PESHAWAR: Khyber Pakhtunkhwa’s strategy for mitigating the impact of novel coronavirus (Covid-19) on its economy and job market has proposed a mix of administrative measures, subsidies and economic stimulus package.
Developed by the planning and development department as an immediate response to the crisis on the basis of an early assessment, it is likely to be fine-tuned afterward.
The strategy, which was released here on Tuesday, has analysed the impact of the pandemic on different sectors of economy, mitigation strategies and response mechanism.
Sectoral analysis of the provincial economy shows that the construction sector, which accounts for 13.7 per cent of the labour force would be the worst hit sectors because of job nature and activity.
“This sector relies on inputs from various other industries and most of the labour employed is daily wage and low paid. Lockdown will affect almost the entire sector,” it said, adding that the construction sector currently employs about 0.99 million labourers.
Document says economic growth to drop to 2.19pc, crisis to cost Rs19.78bn
Besides, the hotels are also worst hit sectors of economy as its entire workforce of 0.17 million is currently jobless.
The agriculture sector, which employs nearly 36 percent of province’s
labour force, has largely been unaffected by the crisis due to its nature and the fact that predominant majority of those associated with it does not travel to workplace.
The document said the only immediate concern would be the failure of farmers to take their produce to the market.
The agriculture sector employs nearly 2.34 million people in the province.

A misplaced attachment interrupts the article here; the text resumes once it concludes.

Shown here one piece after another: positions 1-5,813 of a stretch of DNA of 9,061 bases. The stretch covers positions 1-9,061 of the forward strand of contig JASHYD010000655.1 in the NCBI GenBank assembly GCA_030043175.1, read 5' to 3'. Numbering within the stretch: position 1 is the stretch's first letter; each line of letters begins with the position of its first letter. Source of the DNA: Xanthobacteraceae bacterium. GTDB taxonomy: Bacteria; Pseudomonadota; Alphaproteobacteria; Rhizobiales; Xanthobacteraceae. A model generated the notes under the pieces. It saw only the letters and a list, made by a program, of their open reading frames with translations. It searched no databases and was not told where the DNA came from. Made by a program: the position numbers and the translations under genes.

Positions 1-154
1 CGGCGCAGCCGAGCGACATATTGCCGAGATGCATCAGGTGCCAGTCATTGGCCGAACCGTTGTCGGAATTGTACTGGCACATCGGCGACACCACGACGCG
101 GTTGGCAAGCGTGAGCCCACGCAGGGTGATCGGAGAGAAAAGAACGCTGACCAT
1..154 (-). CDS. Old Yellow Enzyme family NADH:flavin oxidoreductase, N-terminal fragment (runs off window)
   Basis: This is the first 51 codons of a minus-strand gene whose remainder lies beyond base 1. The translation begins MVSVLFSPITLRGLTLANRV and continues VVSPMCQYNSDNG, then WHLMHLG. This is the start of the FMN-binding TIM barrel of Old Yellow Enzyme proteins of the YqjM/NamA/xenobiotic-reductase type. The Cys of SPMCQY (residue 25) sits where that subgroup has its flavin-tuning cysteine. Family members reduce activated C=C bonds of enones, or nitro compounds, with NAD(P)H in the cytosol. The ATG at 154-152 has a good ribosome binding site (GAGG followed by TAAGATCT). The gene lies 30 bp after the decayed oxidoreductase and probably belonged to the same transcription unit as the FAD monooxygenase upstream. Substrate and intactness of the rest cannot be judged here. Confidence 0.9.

According to the document, the wholesale sector, which accounts for the second largest chunk of the province’s economy after the agriculture sector and has employed 1.08 million workers, is also badly hit by the crisis as markets and shops of non-essential items have been closed.
A short-term lockdown extending up to 45 days is likely to render nearly 1.3 million people out of work in the province.
The sectoral mitigation strategy said job losses in the agriculture sector would be insignificant.
“At five percent job loss, the affected people will total 116,927,” it said, adding that the loss could be easily mitigated by keeping fruit and vegetable markets, meat shops, grain markets, milk shops and kissan markets open.
Regarding the manufacturing sector, the document said it was a formal sector and therefore, layoffs would not significant in the immediate future. It added that a large number of jobless would be taken care of under the Ehsaas programme.
The document said a prolonged lockdown extending up to six months was likely to cause job losses of 2.7 million and job losses resulting from closures from six months to a year was likely to render 4.2 million people jobless.
It said the provincial government had options including top-ups to BISP beneficiaries through Ehsaas programme, additional short term safety net programme through district identification, tax breaks to certain industries, loan rollovers and delayed payment of interests on loans and deferred payment of utilities for small consumers.
The document said the province currently spent Rs33 billion for tackling the outbreak and mitigating its economic impact.
The strategy provides the support to the essential vital economic operations including maintaining of the supply chain of essential commodities through policy interventions and administrative actions, sustaining of the disposable incomes of households when faced with a loss of employment or curtailed business activity, sustaining of aggregate demand through income supplements to keep essential businesses producing, and supplying of essential commodities and continuation of the safe operations for jobs and incomes in limited cases.
The document said the province would spend funds to minimise the effects of the crisis on economic activity, livelihoods and the people’s wellbeing in the province.
“Keeping in view the higher vulnerability, the mitigation strategy is focusing immediately on the four labour categories, which include estimated 3.04 million daily-wage workers, 1.40 million paid workers by piece rate or work performed, 0.07 million paid non-family apprentice and 0.15 million street vendors,” it said.
The document said the province’s economy was estimated to be growing at the rate of 3.73 per cent but the growth was likely to slump to 2.19 per cent in light of the Covid-19-induced crisis, which was to cost the province Rs19.782 billion.
Published in Dawn, April 15th, 2020